Landing yourself into debt can triple your risk of developing mental health problems, according to a new study conducted at the University of Southampton in the UK.
The average British family owes more than £11,000 and there is over £156 billion in unsecured debt (such as credit cards) in the UK.
The levels of debt have increased significantly because of financial hardship during the economic recession, and are only expected to increase.
The investigators conducted a systematic review of all previous studies which analyzed the relationship between unsecured debt and mental health problems.
Their meta-analysis is the first time that the results of these studies have been statistically combined, which involved a total of 34,000 people.
People who were in debt were found to be at triple the risk of having mental health problems compared to those who were debt-free, says the study, which was published in the prestigious journal Clinical Psychology Review.
Fewer than 1 in 10 people with no mental health problems were in debt, whereas over 25 percent of those owing money reported having a mental health problem.
In addition, people in debt were at a heightened risk of depression, psychosis, and drug dependence, suggesting that individuals who committed suicide were more likely to have been in debt.
Lead author of the study, Dr Thomas Richardson, Clinical Psychologist from the University of Southampton, said:
“This research shows a strong relationship between debt and mental health; however it is hard to say which causes which at this stage. It might be that debt leads to worse mental health due to the stress it causes. It may also be that those with mental health problems are more prone to debt because of other factors, such as erratic employment. Equally it might be that the relationship works both ways. For example people who are depressed may struggle to cope financially and get into debt, which then sends them deeper into depression.”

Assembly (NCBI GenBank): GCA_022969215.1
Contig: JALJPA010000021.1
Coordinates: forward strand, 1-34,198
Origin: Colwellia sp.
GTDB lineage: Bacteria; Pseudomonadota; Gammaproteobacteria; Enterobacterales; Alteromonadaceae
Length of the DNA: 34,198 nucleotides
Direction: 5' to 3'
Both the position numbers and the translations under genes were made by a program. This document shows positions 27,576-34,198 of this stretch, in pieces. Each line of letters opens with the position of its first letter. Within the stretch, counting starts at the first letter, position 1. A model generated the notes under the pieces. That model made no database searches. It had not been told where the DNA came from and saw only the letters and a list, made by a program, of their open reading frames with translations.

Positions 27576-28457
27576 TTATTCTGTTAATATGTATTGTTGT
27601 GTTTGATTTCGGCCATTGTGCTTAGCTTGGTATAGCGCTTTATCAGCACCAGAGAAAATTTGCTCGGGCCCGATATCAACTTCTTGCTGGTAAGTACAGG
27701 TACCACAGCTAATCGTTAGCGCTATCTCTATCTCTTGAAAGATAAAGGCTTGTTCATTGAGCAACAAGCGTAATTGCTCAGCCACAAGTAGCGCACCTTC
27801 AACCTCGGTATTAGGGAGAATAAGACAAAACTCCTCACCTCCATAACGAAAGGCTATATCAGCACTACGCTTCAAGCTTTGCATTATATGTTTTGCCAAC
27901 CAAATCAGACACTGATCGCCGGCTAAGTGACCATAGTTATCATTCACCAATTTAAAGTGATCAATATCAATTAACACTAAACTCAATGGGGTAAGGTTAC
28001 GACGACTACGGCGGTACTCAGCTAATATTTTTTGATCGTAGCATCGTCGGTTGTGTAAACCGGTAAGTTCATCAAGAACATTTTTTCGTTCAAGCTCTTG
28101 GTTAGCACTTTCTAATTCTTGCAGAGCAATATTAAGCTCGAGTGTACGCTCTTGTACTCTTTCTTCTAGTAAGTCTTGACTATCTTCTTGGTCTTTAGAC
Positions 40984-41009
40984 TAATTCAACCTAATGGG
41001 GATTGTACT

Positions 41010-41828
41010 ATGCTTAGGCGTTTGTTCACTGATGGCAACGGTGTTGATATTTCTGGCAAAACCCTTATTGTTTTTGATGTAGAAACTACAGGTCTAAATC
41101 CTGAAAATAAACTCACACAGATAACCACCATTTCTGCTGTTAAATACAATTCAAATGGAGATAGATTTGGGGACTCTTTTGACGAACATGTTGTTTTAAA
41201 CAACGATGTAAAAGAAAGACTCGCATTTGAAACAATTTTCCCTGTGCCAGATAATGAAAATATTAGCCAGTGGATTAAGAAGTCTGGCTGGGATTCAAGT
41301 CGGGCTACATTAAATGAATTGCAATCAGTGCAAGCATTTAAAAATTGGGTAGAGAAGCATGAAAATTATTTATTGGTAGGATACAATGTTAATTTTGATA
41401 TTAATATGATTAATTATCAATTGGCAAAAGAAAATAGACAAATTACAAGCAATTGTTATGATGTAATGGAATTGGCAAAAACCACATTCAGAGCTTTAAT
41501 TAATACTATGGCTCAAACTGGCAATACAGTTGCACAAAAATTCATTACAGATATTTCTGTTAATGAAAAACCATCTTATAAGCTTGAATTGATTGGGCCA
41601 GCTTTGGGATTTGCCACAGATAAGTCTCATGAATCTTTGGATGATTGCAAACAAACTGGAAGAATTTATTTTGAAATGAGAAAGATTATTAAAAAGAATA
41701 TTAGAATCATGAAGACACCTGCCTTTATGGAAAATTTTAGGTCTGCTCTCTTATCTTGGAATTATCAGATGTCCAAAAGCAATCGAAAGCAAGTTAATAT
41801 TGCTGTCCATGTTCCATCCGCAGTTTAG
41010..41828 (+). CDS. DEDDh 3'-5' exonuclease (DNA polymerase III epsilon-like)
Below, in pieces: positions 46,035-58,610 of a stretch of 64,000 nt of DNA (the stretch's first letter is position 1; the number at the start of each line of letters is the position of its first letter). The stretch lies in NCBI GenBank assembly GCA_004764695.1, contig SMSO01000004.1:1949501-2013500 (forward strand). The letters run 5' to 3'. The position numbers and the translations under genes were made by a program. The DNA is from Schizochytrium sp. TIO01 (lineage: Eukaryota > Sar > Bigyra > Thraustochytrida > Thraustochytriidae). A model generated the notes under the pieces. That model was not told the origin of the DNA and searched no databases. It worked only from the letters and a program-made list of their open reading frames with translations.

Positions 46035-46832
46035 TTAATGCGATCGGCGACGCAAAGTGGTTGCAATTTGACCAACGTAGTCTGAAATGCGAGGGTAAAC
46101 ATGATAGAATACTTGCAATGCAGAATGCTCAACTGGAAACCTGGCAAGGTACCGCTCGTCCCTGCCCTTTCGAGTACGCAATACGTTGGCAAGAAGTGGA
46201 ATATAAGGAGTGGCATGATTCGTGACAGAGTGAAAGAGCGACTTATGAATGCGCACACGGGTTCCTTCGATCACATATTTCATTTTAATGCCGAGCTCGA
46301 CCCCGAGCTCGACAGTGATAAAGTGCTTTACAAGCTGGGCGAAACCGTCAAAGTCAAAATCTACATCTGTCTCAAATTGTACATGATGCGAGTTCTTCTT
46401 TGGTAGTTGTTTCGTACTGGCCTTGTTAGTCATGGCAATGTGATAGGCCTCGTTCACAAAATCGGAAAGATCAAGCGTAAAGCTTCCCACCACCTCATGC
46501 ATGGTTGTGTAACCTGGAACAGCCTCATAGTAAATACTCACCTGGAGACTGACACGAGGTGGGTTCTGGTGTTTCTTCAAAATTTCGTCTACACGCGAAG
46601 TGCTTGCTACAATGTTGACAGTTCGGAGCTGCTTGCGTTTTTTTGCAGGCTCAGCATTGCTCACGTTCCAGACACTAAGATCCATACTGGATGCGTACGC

“Debt advisors should consider asking about mental health when speaking to members of the public. Similarly mental health professionals should ensure they ask about whether their patients are in debt. Further research is now needed to show exactly how debt leads to poor mental health, so that interventions can be designed to try and prevent those in financial trouble developing mental health problems and vice versa.”
According to the American Psychological Association, in the United States almost four out of five prescriptions for psychotropic drugs are written by physicians who are not psychiatrists. Are people with debt problems and fragile mental health receiving the right sort of help?
The journal Scientific American reported on data from the National Alliance on Mental Illness which estimated that untreated mental illnesses in the U.S. cost over $100 billion annually in lost productivity.